Technology has played a particularly prominent role in the 2008 US elections -- and it isn't just the typical silliness over whether a candidate really claimed to have invented a key piece of technology. Throughout the year we've seen technological advances used both for good, such as using Short Message Service to announce a vice presidential pick, and for bad, such as hacking into another vice presidential pick's private e-mail account. In this story, we'll take a look at the eight techiest moments of the 2008 presidential race, including YouTube debates, viral videos and e-voting controversies.
The YouTube debates
Back when Hillary Clinton, Mitt Romney, John Edwards and Mike Huckabee still had a chance to win the presidency, CNN hosted a debate in which Republican and Democratic presidential candidates responded to questions sent over the Web and broadcast through YouTube. The so-called "YouTube debates" drew from more than 2,000 videos posted online, and for the first time gave voters from across the US direct access to the people running for the nation's highest office. As with anything related to the Internet and politics, however, the debate was not without controversy. Specifically, some viewers were displeased that CNN picked the questions that would be aired, while other partisans were upset that people from opposing parties were allowed to ask questions to their party's candidates.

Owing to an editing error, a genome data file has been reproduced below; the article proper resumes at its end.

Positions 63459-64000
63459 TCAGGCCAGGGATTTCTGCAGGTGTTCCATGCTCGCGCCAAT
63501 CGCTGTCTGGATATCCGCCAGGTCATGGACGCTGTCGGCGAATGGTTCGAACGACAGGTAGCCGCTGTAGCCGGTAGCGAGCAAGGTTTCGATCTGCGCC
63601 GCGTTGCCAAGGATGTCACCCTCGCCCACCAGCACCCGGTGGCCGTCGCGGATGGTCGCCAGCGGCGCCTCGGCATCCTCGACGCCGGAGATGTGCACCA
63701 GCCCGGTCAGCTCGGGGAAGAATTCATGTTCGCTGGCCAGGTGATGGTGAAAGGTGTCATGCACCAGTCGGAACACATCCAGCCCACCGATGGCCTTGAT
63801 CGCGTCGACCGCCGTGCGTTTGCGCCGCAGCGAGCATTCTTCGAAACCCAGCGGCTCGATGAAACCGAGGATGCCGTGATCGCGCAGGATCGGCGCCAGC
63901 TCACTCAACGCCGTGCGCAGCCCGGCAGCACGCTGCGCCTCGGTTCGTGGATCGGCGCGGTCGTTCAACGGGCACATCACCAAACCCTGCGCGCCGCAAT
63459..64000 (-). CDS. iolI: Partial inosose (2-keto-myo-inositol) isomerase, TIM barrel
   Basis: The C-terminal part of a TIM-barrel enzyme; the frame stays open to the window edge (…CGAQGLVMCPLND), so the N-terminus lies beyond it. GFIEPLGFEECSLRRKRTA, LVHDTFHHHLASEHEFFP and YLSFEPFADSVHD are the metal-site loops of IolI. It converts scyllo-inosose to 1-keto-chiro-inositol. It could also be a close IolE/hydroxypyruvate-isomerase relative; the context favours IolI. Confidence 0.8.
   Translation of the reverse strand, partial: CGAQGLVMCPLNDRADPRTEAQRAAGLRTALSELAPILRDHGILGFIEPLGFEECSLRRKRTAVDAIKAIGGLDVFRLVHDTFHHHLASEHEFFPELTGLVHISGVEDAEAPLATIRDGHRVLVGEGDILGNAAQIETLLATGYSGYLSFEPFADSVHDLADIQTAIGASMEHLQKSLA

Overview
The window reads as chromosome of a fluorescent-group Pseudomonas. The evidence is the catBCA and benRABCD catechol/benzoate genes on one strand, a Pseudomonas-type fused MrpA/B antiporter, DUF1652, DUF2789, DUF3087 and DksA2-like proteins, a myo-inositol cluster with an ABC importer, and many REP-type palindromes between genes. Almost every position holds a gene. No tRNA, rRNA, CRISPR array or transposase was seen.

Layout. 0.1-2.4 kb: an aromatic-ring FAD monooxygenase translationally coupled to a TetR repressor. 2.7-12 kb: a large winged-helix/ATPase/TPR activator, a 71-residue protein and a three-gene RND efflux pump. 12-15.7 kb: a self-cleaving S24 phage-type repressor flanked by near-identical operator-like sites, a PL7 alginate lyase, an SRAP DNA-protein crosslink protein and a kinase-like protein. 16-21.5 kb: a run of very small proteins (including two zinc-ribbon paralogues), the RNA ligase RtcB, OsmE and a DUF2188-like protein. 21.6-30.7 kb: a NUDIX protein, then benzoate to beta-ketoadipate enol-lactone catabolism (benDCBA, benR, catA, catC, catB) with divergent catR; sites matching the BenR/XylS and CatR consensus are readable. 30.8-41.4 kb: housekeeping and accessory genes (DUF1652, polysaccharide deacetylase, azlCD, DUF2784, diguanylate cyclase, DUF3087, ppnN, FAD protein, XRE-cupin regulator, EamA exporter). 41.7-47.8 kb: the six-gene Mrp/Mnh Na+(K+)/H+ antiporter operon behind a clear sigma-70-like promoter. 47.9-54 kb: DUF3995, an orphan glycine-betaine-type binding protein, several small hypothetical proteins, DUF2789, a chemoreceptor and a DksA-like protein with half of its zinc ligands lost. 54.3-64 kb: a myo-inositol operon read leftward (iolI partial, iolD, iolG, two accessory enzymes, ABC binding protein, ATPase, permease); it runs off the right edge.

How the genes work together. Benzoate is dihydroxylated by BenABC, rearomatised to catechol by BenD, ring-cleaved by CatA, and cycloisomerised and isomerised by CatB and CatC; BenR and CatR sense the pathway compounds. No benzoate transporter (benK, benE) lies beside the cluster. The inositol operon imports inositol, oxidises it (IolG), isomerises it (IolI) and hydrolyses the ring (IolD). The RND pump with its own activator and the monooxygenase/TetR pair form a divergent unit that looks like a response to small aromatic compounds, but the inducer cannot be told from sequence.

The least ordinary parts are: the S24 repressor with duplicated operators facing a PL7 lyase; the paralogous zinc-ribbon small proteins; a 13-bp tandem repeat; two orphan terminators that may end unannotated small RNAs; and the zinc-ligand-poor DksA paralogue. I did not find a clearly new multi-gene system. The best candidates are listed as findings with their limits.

Obama's adventures with viral videos
"YouTube moments" have been a staple of American politics since 2006, when former Senator George Allen was recorded referring to a volunteer for the rival Jim Webb campaign as "macaca." This year, Barack Obama had two major viral videos directly impact his campaign, one for good and one for bad. In the former case, an enthusiastic supporter calling herself "ObamaGirl" made a series of hilariously over-the-top videos proclaiming her undying crush to her favorite junior senator. In the latter case, Obama was hurt by a viral video of his former pastor, the Rev. Jeremiah Wright, shouting "God damn America!" during one of his sermons. What the YouTube can giveth, the YouTube can also taketh away.
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